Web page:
During lunch I sat next to Alan Buxton, a navigator. Alan never flew operationally with 467 Sqn – he actually flew his tour with 617 Sqn, the famed Dambusters. In late 1944 he baled out of his crippled Lancaster over Norwich after a harrowing return trip across the Channel with all four engines ablaze, a story hinted at by the tiny golden caterpillar badge with ruby red eyes that he was wearing on his tie. He proudly showed me his Caterpillar Club membership card, which he still carries in his wallet. After VE Day Alan was posted to 467 Sqn at Metheringham, in preparation for the planned Tiger Force operations against Japan. Thankfully the war ended before they were required to fight in that theatre. Alan appears in this photo on the left:

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And so another ANZAC Day passes. It is always wonderful to see these blokes each year, and long may it continue. President Don Browning made a toast to absent friends during the lunch – but added that, as long as there was someone to carry the banner, there would be someone to march with it, and so the spirit of the two Squadrons will live on.

© 2012 Adam Purcell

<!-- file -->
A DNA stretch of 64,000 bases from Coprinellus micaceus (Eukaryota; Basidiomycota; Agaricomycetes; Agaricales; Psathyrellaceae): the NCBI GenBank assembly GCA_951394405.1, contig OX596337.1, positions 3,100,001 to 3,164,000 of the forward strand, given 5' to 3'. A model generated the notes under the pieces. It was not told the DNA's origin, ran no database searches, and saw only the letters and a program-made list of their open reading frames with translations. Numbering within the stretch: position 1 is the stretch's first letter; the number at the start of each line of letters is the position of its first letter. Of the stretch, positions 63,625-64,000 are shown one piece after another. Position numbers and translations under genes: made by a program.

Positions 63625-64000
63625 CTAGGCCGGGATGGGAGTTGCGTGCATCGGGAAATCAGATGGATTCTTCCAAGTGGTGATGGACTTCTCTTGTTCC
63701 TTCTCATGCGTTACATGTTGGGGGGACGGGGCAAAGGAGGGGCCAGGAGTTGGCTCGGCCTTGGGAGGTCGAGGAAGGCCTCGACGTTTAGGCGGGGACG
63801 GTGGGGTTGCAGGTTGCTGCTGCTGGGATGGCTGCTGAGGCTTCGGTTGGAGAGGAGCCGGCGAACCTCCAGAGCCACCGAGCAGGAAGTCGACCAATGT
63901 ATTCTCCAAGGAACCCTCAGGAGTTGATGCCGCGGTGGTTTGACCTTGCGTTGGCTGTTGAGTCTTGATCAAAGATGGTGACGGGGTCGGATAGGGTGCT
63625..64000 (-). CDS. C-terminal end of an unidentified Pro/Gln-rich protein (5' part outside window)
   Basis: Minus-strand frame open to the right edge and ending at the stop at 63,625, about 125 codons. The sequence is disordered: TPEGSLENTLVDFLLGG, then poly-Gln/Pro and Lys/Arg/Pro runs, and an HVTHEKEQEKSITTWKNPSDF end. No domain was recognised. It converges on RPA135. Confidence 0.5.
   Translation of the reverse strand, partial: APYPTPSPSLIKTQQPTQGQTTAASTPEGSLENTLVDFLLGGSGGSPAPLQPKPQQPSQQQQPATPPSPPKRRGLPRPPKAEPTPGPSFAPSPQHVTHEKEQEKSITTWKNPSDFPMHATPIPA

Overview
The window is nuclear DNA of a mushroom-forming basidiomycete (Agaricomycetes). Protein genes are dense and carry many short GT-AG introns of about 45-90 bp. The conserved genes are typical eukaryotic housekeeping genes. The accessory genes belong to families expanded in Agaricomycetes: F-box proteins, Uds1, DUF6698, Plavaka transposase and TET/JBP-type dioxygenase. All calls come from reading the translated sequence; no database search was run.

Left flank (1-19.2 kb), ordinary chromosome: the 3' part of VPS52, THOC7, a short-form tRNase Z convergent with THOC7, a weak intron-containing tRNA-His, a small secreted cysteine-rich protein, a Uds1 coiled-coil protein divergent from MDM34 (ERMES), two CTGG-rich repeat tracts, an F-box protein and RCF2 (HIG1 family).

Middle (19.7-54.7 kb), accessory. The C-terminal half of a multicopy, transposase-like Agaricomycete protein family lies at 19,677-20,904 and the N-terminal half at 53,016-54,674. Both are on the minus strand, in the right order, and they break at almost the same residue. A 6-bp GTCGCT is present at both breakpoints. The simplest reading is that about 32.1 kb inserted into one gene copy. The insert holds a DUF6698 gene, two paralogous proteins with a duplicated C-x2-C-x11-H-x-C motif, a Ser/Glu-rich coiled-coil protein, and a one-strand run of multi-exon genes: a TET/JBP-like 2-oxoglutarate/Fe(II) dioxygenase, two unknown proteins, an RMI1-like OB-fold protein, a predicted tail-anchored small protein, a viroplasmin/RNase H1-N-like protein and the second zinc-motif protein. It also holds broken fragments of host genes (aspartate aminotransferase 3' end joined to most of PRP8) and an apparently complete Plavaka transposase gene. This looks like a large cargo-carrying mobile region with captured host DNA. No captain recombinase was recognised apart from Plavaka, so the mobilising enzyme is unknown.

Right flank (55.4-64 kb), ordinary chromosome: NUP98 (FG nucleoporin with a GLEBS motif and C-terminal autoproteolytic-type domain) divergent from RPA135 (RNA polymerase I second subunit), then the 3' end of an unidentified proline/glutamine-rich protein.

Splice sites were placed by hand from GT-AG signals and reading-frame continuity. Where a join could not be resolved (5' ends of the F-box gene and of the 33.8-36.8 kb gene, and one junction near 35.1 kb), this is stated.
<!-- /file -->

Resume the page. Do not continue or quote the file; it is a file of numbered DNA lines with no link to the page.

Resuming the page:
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Vale Cliff Leach

I’m very sad to report that Clifford Leach, a 150 Squadron Pilot/Flight Engineer, died last week after a short illness. Cliff, perhaps unusually for his generation, plunged right in to the world of computers and forums in his later years, posting on a number of forums about his wartime experiences as ‘cliffnemo’. His magnum opus, however, was a thread that he started on PPRuNe in June 2008 called ‘Gaining an RAF Pilot’s Brevet in WWII’. Cliff posted about his experiences while in training, backed up with original notes and drawings. This drew a number of other contributors into the open, among them the much-missed Reg Levy, a 51 Sqn Halifax skipper who later  (among other things in a very long and varied career) flew Boeing 707s with Sabena. Four years and close to 2,500 posts later, that thread is still more than going strong, with a former Vultee Vengeance pilot named Danny now holding court.